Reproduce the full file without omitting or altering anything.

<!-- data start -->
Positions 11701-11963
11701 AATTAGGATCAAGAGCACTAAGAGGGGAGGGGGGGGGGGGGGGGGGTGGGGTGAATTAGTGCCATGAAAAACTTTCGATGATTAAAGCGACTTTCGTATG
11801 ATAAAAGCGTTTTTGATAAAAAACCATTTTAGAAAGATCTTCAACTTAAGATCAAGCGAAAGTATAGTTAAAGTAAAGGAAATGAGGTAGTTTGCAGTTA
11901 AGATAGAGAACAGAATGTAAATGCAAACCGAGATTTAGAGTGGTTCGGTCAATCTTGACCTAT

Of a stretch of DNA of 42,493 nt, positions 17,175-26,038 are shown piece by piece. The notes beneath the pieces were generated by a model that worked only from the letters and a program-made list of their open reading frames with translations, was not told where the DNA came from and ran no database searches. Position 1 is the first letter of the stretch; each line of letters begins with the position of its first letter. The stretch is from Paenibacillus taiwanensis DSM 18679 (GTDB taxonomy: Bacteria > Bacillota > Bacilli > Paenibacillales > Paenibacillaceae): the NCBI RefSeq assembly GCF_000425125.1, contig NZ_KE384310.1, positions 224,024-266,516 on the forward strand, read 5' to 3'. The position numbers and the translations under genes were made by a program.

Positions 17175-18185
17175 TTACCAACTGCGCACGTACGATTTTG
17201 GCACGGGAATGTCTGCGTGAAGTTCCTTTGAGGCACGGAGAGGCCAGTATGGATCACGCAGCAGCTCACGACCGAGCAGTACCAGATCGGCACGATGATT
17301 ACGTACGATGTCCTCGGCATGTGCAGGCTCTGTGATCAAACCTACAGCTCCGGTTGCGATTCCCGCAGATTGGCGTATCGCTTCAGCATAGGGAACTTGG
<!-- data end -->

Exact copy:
Positions 11701-11963
11701 AATTAGGATCAAGAGCACTAAGAGGGGAGGGGGGGGGGGGGGGGGGTGGGGTGAATTAGTGCCATGAAAAACTTTCGATGATTAAAGCGACTTTCGTATG
11801 ATAAAAGCGTTTTTGATAAAAAACCATTTTAGAAAGATCTTCAACTTAAGATCAAGCGAAAGTATAGTTAAAGTAAAGGAAATGAGGTAGTTTGCAGTTA
11901 AGATAGAGAACAGAATGTAAATGCAAACCGAGATTTAGAGTGGTTCGGTCAATCTTGACCTAT

Of a stretch of DNA of 42,493 nt, positions 17,175-26,038 are shown piece by piece. The notes beneath the pieces were generated by a model that worked only from the letters and a program-made list of their open reading frames with translations, was not told where the DNA came from and ran no database searches. Position 1 is the first letter of the stretch; each line of letters begins with the position of its first letter. The stretch is from Paenibacillus taiwanensis DSM 18679 (GTDB taxonomy: Bacteria > Bacillota > Bacilli > Paenibacillales > Paenibacillaceae): the NCBI RefSeq assembly GCF_000425125.1, contig NZ_KE384310.1, positions 224,024-266,516 on the forward strand, read 5' to 3'. The position numbers and the translations under genes were made by a program.

Positions 17175-18185
17175 TTACCAACTGCGCACGTACGATTTTG
17201 GCACGGGAATGTCTGCGTGAAGTTCCTTTGAGGCACGGAGAGGCCAGTATGGATCACGCAGCAGCTCACGACCGAGCAGTACCAGATCGGCACGATGATT
17301 ACGTACGATGTCCTCGGCATGTGCAGGCTCTGTGATCAAACCTACAGCTCCGGTTGCGATTCCCGCAGATTGGCGTATCGCTTCAGCATAGGGAACTTGG